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The simplest possible memory leak detector

, 18 Oct 2009
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C++ code showing how to track memory usage to avoid memory leaks

Introduction

When I started getting back into C++ to write some experimental compression algorithms, I was annoyed that I'd lost my code for tracking memory usage and that nobody else seemed to have posted anything similar. The basic principle is to override new and delete at the global scope in order to count bytes being allocated and deallocated, but getting the mechanics of this right is tricky for a beginner so I thought I'd post the code for others to use later on.

Disclaimer: The original new/delete operators shown below were cut & paste from the web, however it is common knowledge how to do this and I don't think anyone could claim ownership of the 9 lines in question.

Background

As stated, the basic principle for tracking memory usage in a C++ program is to override the new and delete operators, so that we get a chance to run some code whenever the language decides to allocate or deallocate some memory. We don't try to track objects as such, we just keep a total of the memory we've used, which should return to zero when the program is complete.

The tricky bit about this is that C++ doesn't tell us how much memory is being deallocated by a call to delete. In fact the implementation of this is compiler/platform specific. The aim for me then was to find a way to track the size of the memory associated with each pointer, but with a few constraints:

  • You can't (de)allocate any memory during new/delete or you cause infinite recursion.
  • You can't (de)allocate any memory before the structures are ready to store pointers.
  • I wanted the usage to be easily available from anywhere else in the code.

Using the code

Here is the skeleton, which you paste into main.cpp. You'll need the includes and the two methods below the main method. This works just fine in Dev C++, and should in virtually any environment with a few simple modifications. You can also download the code with a working test project for Dev C++.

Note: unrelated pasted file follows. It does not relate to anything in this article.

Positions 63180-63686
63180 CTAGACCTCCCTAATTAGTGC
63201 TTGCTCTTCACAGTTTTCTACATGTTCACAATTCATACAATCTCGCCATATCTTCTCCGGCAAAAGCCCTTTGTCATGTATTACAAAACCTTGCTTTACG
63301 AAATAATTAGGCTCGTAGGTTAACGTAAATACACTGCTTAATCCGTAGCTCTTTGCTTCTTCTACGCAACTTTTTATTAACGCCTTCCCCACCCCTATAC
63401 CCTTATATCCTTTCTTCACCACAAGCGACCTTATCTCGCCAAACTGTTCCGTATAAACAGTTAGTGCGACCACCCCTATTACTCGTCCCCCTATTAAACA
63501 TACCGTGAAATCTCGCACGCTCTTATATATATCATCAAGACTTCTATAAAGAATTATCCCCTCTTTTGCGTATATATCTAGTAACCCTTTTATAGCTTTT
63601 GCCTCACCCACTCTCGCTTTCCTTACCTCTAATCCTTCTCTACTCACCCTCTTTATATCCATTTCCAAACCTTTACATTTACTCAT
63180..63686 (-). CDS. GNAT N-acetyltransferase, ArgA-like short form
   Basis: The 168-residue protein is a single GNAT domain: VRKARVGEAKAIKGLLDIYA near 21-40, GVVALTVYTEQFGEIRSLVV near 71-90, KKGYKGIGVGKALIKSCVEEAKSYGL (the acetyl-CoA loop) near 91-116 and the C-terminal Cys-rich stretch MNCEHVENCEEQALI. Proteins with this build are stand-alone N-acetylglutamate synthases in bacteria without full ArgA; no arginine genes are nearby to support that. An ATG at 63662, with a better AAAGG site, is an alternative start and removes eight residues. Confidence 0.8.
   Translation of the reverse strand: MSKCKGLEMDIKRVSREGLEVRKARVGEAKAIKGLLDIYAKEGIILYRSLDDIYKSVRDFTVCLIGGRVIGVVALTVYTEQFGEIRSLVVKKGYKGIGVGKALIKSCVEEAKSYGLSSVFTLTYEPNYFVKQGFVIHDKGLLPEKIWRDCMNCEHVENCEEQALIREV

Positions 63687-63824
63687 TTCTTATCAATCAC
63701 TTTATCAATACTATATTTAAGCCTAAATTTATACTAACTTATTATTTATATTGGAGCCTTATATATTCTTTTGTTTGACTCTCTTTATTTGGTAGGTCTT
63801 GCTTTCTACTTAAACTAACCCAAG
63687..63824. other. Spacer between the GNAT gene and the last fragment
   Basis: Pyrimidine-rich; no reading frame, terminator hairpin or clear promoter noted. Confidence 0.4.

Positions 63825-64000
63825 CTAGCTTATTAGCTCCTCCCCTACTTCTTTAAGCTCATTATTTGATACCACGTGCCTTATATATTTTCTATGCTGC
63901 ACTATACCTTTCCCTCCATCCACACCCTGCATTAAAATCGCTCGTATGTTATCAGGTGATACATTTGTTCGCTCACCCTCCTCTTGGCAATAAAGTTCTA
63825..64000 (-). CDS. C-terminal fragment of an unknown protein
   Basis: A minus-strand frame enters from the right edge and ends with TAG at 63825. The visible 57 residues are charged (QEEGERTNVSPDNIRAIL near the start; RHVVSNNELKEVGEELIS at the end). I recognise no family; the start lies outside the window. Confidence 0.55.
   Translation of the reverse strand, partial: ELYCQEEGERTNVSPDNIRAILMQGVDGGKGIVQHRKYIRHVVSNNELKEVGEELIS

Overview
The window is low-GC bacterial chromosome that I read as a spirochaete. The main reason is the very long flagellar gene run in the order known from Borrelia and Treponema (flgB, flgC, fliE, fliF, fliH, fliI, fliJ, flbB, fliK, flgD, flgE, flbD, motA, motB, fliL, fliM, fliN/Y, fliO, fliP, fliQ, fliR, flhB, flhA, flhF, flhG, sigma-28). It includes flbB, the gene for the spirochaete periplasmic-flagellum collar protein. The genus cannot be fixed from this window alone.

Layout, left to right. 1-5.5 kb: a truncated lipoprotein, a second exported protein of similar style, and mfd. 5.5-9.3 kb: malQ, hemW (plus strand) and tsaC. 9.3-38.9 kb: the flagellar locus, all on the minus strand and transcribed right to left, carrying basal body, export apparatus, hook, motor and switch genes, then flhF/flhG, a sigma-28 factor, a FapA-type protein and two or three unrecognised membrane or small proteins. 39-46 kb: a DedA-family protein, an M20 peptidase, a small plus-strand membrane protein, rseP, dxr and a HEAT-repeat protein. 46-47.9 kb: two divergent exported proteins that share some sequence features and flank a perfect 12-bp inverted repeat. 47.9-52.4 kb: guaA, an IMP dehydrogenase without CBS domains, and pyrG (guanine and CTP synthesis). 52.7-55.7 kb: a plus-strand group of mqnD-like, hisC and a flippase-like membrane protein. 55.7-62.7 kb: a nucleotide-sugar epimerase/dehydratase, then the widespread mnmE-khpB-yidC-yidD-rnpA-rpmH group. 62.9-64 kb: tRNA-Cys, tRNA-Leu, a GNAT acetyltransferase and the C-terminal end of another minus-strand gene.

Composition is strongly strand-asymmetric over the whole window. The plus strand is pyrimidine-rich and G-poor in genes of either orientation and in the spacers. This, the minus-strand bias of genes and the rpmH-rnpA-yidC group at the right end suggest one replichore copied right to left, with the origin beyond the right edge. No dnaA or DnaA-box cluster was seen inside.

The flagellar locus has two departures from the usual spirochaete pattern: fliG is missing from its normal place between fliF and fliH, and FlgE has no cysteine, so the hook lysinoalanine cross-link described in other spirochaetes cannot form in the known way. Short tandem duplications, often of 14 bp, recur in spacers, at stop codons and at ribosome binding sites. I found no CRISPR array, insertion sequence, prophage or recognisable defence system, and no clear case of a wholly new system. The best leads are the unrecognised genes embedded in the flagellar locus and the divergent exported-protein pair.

// Includes that we need for the job. 
#include <cstdlib>
#include <exception>
#include <new>
 
// Entry point for the code. 
int main(int argc, char *argv[])
{

    // Your code starts here...
 

    system("PAUSE");
    return EXIT_SUCCESS;
}

// Allows us to switch it off later.
#define DEBUG_MEMORY
const int MAXLOCS = 256;

// Here is the actual storage for the data. 
int memUsage = 0;
int memLocs[MAXLOCS];
int memSizes[MAXLOCS];

#ifdef DEBUG_MEMORY
// Overridden new/delete so we can track memory usage.
void* operator new (size_t size)
{
    // First time call handling.
    if (memUsage == 0)
    {
        for (int x = 0; x < MAXLOCS; x++)
        {
            memLocs[x] = 0;
            memSizes[x] = 0;
        }
    }
 
    // Do the actual allocation.
    void *p=malloc(size); 

 
    // Memory counting.
    memUsage += size;

 
    // Pointer tracking. 
    for (int x = 0; x < MAXLOCS; x++)
    {
        if (memLocs[x] == 0)
        {
            memLocs[x] = (int) p;
            memSizes[x] = size;
            x = MAXLOCS;
        }
    }
 
    return p;
}
 
void operator delete (void *p)
{
    // Handy trap to have.
    if (p == NULL) throw std::bad_alloc();
    
    // Find the pointer and count the memory.
    for (int x = 0; x < MAXLOCS; x++)
    {
        if (memLocs[x] == (int) p)
        {
            memUsage -= memSizes[x];
            memLocs[x] = 0;
            memSizes[x] = 0;
            x = MAXLOCS;
        }
    }
 
    // Actually free the memory.    
    free(p); 
}
#endif

Improving the code

If you want to check for double deallocation you can simply throw an exception if the pointer you attempt to deallocate is not found. I didn't add this to the code because it clouds what the code is supposed to do, which I'm trying to demonstrate in the simplest form possible.

It should be fairly simple for someone to improve on the efficiency of the code provided that a) they don't introduce (or they otherwise handle) any dynamic allocation that will cause infinite recursion, and b) they don't introduce any memory leaks themselves attempting to use malloc and free.

As it stands this code is only suited to debugging small projects. It can track as many objects as you have memory to tag, but of course it will get incredibly slow under a heavy load. For me it was more about being able to check simple things as I get the hang of C++ again - such as what happens to local variables when you delete a class, or even just when to call delete vs delete[].

I hope someone finds this useful!

History

First release.

License

This article, along with any associated source code and files, is licensed under The Code Project Open License (CPOL)

About the Author

Bachowny

Australia Australia
No Biography provided

Comments and Discussions

 
GeneralMy vote of 2 PinmemberAdrian Cole26-Oct-09 10:47 
GeneralDoes not work, sorry. PinmemberAxel Rietschin22-Oct-09 8:58 
GeneralRe: Does not work, sorry. PinmemberBachowny23-Oct-09 11:31 
QuestionAm I to take it people don't like malloc/free? PinmemberBachowny21-Oct-09 14:40 
GeneralMy vote of 1 PinmemberDinkas19-Oct-09 6:03 
GeneralMy vote of 1 Pinmemberxliqz18-Oct-09 4:41 

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